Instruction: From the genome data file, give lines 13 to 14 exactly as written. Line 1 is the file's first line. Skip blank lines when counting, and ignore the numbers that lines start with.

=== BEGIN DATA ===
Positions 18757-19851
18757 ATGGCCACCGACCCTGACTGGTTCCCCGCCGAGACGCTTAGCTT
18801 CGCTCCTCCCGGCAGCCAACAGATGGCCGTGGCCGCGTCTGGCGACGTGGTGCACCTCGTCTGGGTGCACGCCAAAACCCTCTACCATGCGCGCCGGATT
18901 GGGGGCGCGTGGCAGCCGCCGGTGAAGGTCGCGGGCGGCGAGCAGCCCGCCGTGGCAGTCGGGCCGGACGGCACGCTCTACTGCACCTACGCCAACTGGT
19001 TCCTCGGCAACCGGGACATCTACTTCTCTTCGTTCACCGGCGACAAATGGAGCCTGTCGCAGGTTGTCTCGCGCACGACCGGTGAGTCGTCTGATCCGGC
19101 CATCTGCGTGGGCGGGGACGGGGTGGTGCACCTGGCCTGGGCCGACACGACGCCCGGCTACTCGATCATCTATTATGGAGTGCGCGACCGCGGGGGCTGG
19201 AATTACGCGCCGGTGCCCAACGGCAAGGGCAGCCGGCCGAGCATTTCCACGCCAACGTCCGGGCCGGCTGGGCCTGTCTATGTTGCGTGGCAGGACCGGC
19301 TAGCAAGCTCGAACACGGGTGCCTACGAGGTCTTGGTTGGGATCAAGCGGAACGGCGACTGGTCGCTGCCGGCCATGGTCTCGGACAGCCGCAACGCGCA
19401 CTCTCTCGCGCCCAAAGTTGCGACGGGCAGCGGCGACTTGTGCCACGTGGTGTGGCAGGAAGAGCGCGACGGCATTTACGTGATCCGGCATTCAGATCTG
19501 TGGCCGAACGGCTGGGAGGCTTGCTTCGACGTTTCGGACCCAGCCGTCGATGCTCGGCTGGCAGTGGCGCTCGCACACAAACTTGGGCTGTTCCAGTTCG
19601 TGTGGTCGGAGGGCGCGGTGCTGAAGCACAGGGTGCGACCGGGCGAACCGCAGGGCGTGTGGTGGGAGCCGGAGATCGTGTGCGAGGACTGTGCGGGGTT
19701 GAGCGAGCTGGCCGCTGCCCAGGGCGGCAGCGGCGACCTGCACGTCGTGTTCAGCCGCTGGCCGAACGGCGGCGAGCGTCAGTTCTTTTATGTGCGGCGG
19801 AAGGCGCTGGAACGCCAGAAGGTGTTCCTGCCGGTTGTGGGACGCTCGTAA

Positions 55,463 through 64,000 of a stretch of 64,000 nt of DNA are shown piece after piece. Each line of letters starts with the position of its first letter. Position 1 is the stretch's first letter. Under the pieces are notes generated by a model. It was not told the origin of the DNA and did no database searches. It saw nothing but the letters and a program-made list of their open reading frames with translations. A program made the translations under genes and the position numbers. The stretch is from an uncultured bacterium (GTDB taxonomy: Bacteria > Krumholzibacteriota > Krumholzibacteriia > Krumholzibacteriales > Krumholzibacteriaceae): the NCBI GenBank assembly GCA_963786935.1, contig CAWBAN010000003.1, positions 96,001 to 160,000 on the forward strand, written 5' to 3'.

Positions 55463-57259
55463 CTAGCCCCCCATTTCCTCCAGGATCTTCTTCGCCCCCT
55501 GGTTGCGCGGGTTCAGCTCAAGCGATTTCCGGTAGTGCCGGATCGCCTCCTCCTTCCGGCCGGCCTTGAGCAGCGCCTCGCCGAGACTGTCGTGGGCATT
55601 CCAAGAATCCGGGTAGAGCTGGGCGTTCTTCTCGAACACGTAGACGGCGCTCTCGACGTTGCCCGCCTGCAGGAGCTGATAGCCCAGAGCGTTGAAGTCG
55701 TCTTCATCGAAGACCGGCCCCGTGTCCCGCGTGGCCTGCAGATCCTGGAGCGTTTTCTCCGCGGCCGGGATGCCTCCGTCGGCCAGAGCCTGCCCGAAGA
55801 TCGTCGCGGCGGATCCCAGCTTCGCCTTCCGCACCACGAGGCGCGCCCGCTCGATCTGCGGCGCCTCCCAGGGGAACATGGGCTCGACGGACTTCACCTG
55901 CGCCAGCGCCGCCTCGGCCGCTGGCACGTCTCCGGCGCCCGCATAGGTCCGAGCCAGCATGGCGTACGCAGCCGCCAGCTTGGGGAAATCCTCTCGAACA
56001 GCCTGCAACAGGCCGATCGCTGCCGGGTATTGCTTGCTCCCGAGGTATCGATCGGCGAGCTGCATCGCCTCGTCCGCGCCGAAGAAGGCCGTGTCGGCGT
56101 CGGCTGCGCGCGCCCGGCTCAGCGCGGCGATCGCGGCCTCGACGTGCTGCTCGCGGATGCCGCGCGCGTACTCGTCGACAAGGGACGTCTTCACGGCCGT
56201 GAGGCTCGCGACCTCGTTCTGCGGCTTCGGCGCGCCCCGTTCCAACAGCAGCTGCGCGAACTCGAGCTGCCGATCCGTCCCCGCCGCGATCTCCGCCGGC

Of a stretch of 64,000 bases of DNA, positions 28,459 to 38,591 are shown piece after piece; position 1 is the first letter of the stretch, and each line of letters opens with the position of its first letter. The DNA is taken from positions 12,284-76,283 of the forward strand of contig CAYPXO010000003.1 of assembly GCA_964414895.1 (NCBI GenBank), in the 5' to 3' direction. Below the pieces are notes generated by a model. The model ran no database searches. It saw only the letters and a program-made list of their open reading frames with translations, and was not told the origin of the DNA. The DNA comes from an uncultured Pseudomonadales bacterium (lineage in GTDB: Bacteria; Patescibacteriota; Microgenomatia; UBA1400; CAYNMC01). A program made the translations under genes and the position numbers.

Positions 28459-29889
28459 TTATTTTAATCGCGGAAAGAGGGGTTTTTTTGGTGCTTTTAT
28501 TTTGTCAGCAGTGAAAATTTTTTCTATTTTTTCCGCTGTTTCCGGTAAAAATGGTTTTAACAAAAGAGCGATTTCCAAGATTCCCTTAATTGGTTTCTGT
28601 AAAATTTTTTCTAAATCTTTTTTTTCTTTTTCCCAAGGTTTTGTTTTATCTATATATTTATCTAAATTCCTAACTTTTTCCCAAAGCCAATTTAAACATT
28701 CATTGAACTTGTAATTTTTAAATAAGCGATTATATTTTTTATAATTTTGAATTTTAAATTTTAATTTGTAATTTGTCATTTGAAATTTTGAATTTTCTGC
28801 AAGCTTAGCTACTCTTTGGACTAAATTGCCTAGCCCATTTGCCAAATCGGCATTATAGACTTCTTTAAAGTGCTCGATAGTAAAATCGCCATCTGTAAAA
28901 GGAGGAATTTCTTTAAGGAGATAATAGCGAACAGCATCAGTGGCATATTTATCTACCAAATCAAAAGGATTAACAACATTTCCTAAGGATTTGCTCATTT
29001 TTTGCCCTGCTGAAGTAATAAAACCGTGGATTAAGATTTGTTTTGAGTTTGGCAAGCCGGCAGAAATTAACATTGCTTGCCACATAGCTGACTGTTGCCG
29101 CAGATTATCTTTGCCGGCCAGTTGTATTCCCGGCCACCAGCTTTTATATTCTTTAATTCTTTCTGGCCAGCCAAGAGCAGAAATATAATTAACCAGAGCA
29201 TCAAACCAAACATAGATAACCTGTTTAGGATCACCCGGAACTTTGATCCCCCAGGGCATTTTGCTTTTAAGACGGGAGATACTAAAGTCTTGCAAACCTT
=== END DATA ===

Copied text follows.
19801 AAGGCGCTGGAACGCCAGAAGGTGTTCCTGCCGGTTGTGGGACGCTCGTAA

Positions 55,463 through 64,000 of a stretch of 64,000 nt of DNA are shown piece after piece. Each line of letters starts with the position of its first letter. Position 1 is the stretch's first letter. Under the pieces are notes generated by a model. It was not told the origin of the DNA and did no database searches. It saw nothing but the letters and a program-made list of their open reading frames with translations. A program made the translations under genes and the position numbers. The stretch is from an uncultured bacterium (GTDB taxonomy: Bacteria > Krumholzibacteriota > Krumholzibacteriia > Krumholzibacteriales > Krumholzibacteriaceae): the NCBI GenBank assembly GCA_963786935.1, contig CAWBAN010000003.1, positions 96,001 to 160,000 on the forward strand, written 5' to 3'.